Efforts to increase domestic and foreign investment in Sri Lanka’s pharmaceuticals industry is set to boost output and broaden the sector’s product range, bringing the country closer to the Government’s goal of self-sufficiency in medical production.
In early January the State Pharmaceuticals Manufacturing Corporation (SPMC) announced it was joining forces with Malaysian investment firm Pharma Zone to develop a dedicated industrial centre for the manufacture of pharmaceuticals products.
Pharma Zone, a partnership of the Sultan of Johor and Malaysian property development company Equine Capital, will provide $10m for the construction of infrastructure necessary for pharmaceuticals production.
To attract investment to the 50-ha site, to be located in the Kalutara district, south of the commercial capital, Colombo, the state has offered a 15-year buyback guarantee to purchase pharmaceuticals from manufacturers operating within the zone at 20% above unit cost.
Lohitha Samarawickrema, the president of the National Chamber of Pharmaceutical Manufacturers of Sri Lanka (NCPM), told local media in January that at least 17 local producers had signed memoranda of understanding with the SPMC to establish manufacturing facilities within the zone, with each committing a minimum of $4m to secure blocks of 2-4 hafor development.
Manufacturing zones key to self-sufficiency strategy
The initial facilities in the zone are scheduled to come into operation in the first half of 2019, and by 2020 total output is expected to meet around 60% of domestic requirements, according to the NCPM. At present, locally manufactured pharmaceuticals account for just 12% of the market.
The increase in local production is expected to significantly reduce the sector’s annual import bill, which currently stands at $400m-500m.
The strategy is also being supported by other investments in the sector.
In early February the government signed an agreement to construct a new Rs. 1.4 billion ($9m) facility for the production of cancer-treating drugs using nanotechnology.
The plant, to be located in Payagala’s Malegoda district, is a joint venture between the SPMC and two Indian pharma companies, and aims to bring down the cost of cancer drugs, most of which are currently imported at prices of around Rs. 150,000 ($960) per item.
While the goal of producing 100% of pharmaceuticals locally is a long-term one, with industry officials estimating that it will be achieved by the end of the next decade, Sanjaya Jayaratne, Chairman of Navesta Pharmaceuticals, said recent developments showed the sector is moving in the right direction.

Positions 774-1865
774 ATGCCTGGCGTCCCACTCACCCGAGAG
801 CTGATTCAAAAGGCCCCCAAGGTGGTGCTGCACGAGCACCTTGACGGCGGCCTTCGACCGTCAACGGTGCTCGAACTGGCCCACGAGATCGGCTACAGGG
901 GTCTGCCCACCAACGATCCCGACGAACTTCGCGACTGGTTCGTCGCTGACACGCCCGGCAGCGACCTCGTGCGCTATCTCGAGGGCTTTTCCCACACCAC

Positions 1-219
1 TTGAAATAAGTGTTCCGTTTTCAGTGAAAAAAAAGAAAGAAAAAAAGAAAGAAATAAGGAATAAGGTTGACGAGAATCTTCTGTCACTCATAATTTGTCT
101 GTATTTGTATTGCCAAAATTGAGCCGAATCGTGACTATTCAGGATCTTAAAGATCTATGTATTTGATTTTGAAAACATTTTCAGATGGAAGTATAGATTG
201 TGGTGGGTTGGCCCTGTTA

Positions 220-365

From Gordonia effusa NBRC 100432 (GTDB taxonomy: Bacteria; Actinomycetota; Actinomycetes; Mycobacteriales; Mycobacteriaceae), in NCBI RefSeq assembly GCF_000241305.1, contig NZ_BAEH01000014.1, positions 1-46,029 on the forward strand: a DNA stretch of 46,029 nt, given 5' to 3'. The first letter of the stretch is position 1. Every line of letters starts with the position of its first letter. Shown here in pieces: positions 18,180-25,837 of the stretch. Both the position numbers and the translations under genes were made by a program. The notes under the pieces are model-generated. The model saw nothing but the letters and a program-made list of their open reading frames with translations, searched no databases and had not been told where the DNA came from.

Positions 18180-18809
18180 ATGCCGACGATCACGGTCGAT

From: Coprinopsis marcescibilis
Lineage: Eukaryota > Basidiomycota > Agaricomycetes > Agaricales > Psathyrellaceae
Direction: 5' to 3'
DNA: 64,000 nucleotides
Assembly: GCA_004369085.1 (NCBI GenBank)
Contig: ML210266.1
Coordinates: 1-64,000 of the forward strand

“Sri Lanka is on the right track to achieving self-sufficiency in pharmaceuticals products,” Jayaratne told OBG. “Major companies in the sector have already set the pace by expanding production capacity to contribute to the country’s medium-term goal.”
Technological improvement needed to meet expansion targets
Although making progress, Sri Lanka still faces a series of challenges if it is to meet its goals for the pharmaceuticals sector.
One such challenge relates to sourcing raw packing materials such as sterile and industry-compliant packaging, which are not available locally and must be imported.
Another relates to the provision of equipment and technology for medical production. At present, the necessary technological capacity for large-scale pharmaceuticals expansion is lacking, and although the local industry will benefit from development in this area, it will initially rely on imports.
key to longevity
With plans to significantly expand local pharmaceuticals production in the coming years, more investment will be needed in training and personnel development, according to Murtaza Esufally, managing director of local pharmaceuticals firm Morison.
“As the industry keeps developing, human resources need to grow with it,” he told OBG. “The country desperately needs more pharmaceuticals schools to ensure we have a skilled workforce.”
At present, some local firms either send staff abroad for training or bring in experienced industry personnel from overseas to assist with training. Given that the industry is set to expand in the next few years, developing infrastructure to support skills development will become an increasingly important necessity.
Steps have been made to improve human resources on a domestic level, however, with the universities of Colombo, Sri Jayawadenapura, Peradeniya, and Ruhana all initiating bachelor’s of pharmacy degrees in recent years, which it is hoped will sustain sector growth.
(This Sri Lanka economic update was produced by Oxford Business Group.)